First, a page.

Discussions: Living & Working at the Poles
Robert Schlicting - Glacial meltwater outburst floods on Kennicott Glacier
Mimi Wallace - Palmer Long-Term Ecological Research
Bruce Smith - Antarctic field work: Cape Roberts Project
I felt fortunate to be part of TEA life.
You had to focus on one thing - all else was taken care of.
The sun did not impact me - I was able to have a normal routine.
It was dry - I brought a humidifier.
My slides did not come out well, but the digital images did.
Take every opportunity to be involved.
Michele Hauschulz - Arctic field work: Monitoring Populations of Stellar's Eiders
I did not know about birds -- I learned in the field.
There are adjustments you have to take; the sun does not set. At 3 am you still want to work. You are over-stimulated.
Be careful with photographs -- there may be sensitivities about taking them. Ask.
I was able to return to the Arctic later that summer with a student because I asked.
Arctic Indigenous Cultures
The Alaska Native Knowledge Network (ANKN) is a communication line between educators and researchers and the communities.
The ANKN Web site offers links to guidelines for respecting cultural knowledge.
ARCUS - the Arctic Research Consortium of the United States - has helped with these connections in communication.
What you observe of indigenous people is like an iceberg; you see only the top and not the 9/10's that is under the water line.
Share and learn from indigenous people.
With summer field seasons, you may not have much contact because the indigenous communities will be at fish camp.
You will not have access to all of the knowledge, much will stay within the culture.
The elders are the key to the past and the key to the culture.
Be careful of sharing mis-information about who you are and why you are there. This can lead to deep cultural misunderstandings and mistrust.
Speak to many people to gather information and view points - be careful of spreading misinformation. You are in a powerful position to do so because you are posting your experiences on the Web.
There may be individuals who hesitate in sharing with you; this is because of past experiences where misinformation was communicated, or knowledge and experiences were not respected.
Respect the native knowledge; with time researchers are realizing the value of this knowledge in designing their experiments and gathering data.
Native communities have a strong interest in science education. Their environment is their livelihood.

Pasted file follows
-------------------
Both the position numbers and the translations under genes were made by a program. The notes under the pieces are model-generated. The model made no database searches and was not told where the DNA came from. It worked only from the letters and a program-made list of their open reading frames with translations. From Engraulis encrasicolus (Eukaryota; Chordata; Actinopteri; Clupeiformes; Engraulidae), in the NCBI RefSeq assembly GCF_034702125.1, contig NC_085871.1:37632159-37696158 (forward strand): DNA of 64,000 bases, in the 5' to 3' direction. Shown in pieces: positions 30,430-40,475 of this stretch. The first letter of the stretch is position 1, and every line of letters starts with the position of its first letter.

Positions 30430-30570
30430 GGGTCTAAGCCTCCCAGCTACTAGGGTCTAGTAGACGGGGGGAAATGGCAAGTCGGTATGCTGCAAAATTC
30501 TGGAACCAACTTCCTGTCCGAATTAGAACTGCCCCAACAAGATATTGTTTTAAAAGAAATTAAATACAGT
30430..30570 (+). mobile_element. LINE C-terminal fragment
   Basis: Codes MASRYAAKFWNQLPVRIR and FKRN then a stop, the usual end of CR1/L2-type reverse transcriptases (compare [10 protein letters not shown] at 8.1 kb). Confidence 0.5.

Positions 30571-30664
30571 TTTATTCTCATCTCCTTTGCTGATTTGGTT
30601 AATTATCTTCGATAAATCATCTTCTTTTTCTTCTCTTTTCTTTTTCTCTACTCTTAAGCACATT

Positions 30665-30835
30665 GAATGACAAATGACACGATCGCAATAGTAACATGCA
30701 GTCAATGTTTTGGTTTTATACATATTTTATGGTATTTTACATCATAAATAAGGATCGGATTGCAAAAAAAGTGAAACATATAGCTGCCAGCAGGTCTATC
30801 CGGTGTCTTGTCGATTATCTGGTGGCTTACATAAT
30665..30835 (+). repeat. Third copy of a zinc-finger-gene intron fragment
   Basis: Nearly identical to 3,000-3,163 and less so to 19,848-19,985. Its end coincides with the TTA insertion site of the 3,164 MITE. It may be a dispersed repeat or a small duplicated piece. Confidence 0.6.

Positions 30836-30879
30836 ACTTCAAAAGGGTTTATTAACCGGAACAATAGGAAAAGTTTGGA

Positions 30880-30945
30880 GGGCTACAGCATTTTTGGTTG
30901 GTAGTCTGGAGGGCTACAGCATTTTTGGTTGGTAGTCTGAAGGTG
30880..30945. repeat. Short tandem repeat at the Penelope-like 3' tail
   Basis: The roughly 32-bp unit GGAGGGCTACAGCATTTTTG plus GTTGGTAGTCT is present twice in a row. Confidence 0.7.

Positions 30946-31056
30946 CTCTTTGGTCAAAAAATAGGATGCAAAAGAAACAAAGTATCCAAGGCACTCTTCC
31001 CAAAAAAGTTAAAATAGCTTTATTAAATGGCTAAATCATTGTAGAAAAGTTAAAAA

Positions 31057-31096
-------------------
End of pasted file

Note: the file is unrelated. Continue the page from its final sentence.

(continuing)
Do your homework! Learn about the history and culture of the location where you will be. Greenland is now under home rule and no longer Danish. Place names are being changed to the original names. The original languages are coming back.
Experience all aspects. Sample the food. Learn some aspects of the language.
Inuit = people
Innuk = person
Inupiaq - real person
Eskimo does NOT mean raw meat eaters
Be respectful when taking photographs. Do not be judgmental.
Antarctic Safety and Logistics
There are many different locations and projects. It is difficult to make opportunities to move from place to place and project to project. Remember that getting you to a different project for a few days involves efforts by many people, not just you. We will try to accommodate your desires (as long as they also are the desires of your PI). But please BE FLEXIBLE. If things do not work out, remember that YOU ARE IN ANTARCTICA - and be happy where you are!
Always remember that you are a member of a field team. This provides you access to resources.
The best way to get supplies and equipment is to go through your PI.
Raytheon will provide assistance with accessing computers, parcticipating in CU-SeeMe or Live Audio, sending journals and images, etc. TEA has established some guidelines for this assistance with Raytheon in the form of training sessions. Raytheon will not be able to maintain personal Web pages.
You are used to being in control in the classroom; please remember that this is no longer the case. Be flexible.
Get into shape. This is a harsh environment - prepare.
Ask your PI if you need sample permits. Let your PI know if you want to take sediment, rock, water samples.
Check out the Raytheon Web site: http://www.polar.org
Be alert for opportunities. If they work, go for it. Again, be flexible.
McMurdo and Palmer have internet capability. South Pole has limited connectivity.
Siple Dome and other remote sites may or may not have e-mail connectivity. No Internet.
Ships send electronic communications twice a day; no Internet.
Steph will compile a SIP - Science Implementation Plan - for the Antarctic teachers as soon as the teachers provide their field information. The SIP will describe all communication requirements and Raytheon will prepare to meet the needs of the TEAs in the field.
Arctic Safety and Logistics
(Frank Willingham, Deb Meese, Simon Stephenson)
The Arctic program is diffuse - there are many gateways from many countries and organizations.
Your link to logistical support is through your PI.
This is the first year of formalized logistical support for NSF-funded Arctic projects. The contractor is VECO (Valued Engineering Construction Operations).
There are many unique aspects to the Arctic that must be considered when accompanying an expedition:
Frozen ground; melt stays puddled above the permafrost.
Sea ice prevents fog.
Long daylight times in the summer; short in the winter.
Vast uninhabited areas.
Things to take:
An Inner layer of polypropylene to keep you warm and wick away moisture.
An insulating layer of polar-tec.
An outer layer that is abrasion proof, wind proof, and water proof.
A head cover.
Sunglasses - polarized with plastic frames.
A first aid kit.
When you are in the field:
File your travel plans.
Don't go alone.
Take a map.
Take GPS instrumentation or a compass.
Take a personal location beacon.
Plan an escape route when working on sea ice.
Watch for wildlife.
Polar bears can run faster and swim faster than you, and think that anything that moves is fair game for dinner. If you are in Polar Bear territory, your research team will be covered appropriately.